The Myth of Time and the Cabin in the Woods

I’ve often said that marketing a book is like running for office—mostly grass roots appearances (sometimes in readers’ homes), rubber chicken lunches and book store signings where patrons generally ask for directions to the bathroom. However, unlike running for office, book marketing never ends.

And so I find myself planning to go back on the stump again when my new Las Vegas ghost novel, The House Always Wins, launches in October. And I’m reminded that almost any time I find myself out in public hustling my wares, some well-intentioned soul will comment, “I’m going to write a book someday when I have the time.”

My first impulse is to say something unkind. Instead, I smile and say, “Good for you.” But what I’m really thinking is, Yeah, that’s all it takes. Time. No talent, no classes, no prodigious reading list, no 10,000 hours. Just time. And then I sigh.

I get doubly annoyed because real writers make time. I get up earlier than a Navy Seal because I do my best writing in the wee hours. Not because I want to, but because I have to. The words wake me up. My author friends understand what I’m talking about. Of course, something’s got to give. Little things like health, relationships, going to the bathroom (I use it as a reward, but that’s a topic for another day). I guess it’s a form of insanity.

I feel the same way about the fairy-tale “Cabin in the Woods.” Can’t you just visualize it? There in the clearing, peeking through the morning mist? Folks who dream of writing but never put an actual word to paper believe if they could just sequester themselves for three or four months, they’d emerge triumphant, big time publishing deal in hand, with the 21st Century’s first Great American Novel. Instead, I’ll give you 10 to one odds they emerge with sunburn, poison ivy and mosquito bites, but nary a chapter.

Wanna know where I do a lot of my writing? Airplanes and airports. Otherwise it’s totally wasted time. And people tend to leave you alone. Especially if you mutter to yourself and occasionally laugh out loud.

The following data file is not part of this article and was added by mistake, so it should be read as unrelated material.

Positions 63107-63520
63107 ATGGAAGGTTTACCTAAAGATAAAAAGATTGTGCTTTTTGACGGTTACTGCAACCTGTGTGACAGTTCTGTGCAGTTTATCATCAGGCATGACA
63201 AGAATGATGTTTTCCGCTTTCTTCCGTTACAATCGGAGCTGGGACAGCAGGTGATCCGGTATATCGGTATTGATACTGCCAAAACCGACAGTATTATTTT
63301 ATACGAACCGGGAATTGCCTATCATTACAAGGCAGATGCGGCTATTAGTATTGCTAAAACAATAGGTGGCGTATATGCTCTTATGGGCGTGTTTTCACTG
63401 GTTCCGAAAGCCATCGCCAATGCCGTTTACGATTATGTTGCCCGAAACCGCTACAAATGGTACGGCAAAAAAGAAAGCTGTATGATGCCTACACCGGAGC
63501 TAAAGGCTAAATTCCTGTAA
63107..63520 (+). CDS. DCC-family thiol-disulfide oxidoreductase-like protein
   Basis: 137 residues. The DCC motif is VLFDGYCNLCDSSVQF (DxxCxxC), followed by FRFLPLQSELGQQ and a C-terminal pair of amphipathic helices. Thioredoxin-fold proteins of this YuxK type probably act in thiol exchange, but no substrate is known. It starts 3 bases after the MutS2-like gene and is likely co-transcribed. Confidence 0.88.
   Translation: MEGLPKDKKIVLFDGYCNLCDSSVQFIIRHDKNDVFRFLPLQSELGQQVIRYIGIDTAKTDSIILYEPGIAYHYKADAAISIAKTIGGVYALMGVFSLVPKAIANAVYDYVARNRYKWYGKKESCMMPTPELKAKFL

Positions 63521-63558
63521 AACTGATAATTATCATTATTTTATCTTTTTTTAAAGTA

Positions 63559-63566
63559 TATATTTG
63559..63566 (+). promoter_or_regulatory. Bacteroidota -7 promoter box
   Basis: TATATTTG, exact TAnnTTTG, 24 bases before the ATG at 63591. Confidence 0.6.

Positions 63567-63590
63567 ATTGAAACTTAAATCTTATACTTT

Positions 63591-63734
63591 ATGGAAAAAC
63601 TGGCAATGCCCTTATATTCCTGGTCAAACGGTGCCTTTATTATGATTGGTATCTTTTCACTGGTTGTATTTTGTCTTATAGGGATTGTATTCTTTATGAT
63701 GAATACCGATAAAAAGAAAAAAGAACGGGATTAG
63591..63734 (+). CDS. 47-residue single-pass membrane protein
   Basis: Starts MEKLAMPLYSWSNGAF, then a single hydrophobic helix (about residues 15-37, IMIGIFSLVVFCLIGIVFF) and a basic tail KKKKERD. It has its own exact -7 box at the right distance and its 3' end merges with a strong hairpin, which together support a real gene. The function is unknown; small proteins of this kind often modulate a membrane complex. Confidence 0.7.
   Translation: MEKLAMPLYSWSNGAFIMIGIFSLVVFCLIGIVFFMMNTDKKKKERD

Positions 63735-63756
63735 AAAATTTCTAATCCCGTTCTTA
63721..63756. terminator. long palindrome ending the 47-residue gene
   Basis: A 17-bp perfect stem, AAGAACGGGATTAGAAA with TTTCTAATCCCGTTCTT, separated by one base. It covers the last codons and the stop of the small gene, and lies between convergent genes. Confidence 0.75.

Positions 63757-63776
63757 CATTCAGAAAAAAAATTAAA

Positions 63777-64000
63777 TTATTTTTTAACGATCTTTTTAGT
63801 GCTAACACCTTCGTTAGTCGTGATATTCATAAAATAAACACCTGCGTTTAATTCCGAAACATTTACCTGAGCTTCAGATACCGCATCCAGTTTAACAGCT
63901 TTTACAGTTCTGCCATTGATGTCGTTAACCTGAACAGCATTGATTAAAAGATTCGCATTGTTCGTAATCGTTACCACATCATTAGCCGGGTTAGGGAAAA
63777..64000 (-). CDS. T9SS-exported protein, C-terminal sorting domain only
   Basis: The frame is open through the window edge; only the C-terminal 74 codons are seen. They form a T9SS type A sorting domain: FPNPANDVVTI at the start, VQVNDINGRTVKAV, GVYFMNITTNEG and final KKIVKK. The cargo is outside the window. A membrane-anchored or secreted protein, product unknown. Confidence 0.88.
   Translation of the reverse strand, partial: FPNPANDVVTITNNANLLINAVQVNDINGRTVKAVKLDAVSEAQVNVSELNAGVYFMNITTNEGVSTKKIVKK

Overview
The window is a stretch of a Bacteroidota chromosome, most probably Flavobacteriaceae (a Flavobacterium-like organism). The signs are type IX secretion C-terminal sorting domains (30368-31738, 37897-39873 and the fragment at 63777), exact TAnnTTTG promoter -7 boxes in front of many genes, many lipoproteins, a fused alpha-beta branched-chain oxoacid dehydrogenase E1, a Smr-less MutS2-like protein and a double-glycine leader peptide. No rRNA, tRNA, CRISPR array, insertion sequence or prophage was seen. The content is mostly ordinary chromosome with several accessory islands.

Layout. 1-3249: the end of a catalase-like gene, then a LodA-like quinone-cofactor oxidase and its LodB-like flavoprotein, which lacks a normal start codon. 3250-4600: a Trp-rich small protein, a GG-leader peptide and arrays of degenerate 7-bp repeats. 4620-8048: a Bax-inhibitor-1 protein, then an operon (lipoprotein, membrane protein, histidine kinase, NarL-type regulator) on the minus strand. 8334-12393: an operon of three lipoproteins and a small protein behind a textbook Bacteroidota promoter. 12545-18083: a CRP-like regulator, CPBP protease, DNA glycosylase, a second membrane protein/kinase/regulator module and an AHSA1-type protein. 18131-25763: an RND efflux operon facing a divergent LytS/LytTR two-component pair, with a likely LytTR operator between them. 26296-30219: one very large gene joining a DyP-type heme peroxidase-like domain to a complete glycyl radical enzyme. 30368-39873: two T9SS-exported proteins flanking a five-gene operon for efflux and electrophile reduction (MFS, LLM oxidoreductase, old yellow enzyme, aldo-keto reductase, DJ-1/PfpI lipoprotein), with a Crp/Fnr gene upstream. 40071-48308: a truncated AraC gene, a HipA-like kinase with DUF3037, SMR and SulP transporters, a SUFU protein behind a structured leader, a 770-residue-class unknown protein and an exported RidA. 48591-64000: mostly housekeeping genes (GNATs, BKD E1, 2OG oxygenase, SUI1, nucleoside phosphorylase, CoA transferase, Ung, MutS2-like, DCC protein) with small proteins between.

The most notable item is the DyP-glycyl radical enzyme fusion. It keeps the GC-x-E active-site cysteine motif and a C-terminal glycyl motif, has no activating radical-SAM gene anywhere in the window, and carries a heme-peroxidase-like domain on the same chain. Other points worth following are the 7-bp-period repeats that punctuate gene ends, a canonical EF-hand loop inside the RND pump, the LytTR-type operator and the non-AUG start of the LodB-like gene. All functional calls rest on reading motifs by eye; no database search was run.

My mind always goes back to “The Lovely Bones,” where each person gets to create his or her own heaven. My heaven will have that cabin. And a beach house. And an infinite amount of time.

And ice cream.

18 thoughts on “The Myth of Time and the Cabin in the Woods

  1. I enjoyed the insight into a writer’s mind and habits. I wish you continued successes. I look forward to reading your new book.

  2. I’m going to read a book someday – when I get the time! LOL! I can only imagine what it would take to actually write a book… Creativity, humor, quick wit, organization, strong vocabulary, and writing skills quickly come to mind. You are blessed with all of those and much more! Keep going to airports and keep writing my friend!

  3. While I am lucky enough that my Grandparents have a cabin in the mountains by a creek where I penned a several poems and started stories, the majority of my poems wrote me, where I was . . . sometimes between the binding tears of heartbreak and betrayal, sometimes fueled by liquid courage on bar napkins and sometimes in the depths of depression and sometimes lighted by love.

  4. Kudos to you if you can focus on writing in airports. Having flown in last night from San Jose, my eardrums are still recovering from the anguish of the noise and cacophony in SJC airport . My hat is off to you if you can shut that all out :). Best of luck with your latest novel.

  5. Loved your previous books; looking forward to the next. I do have a cabin in the woods. I never got much
    Writing done there as there was always some pressing project waiting to be done.

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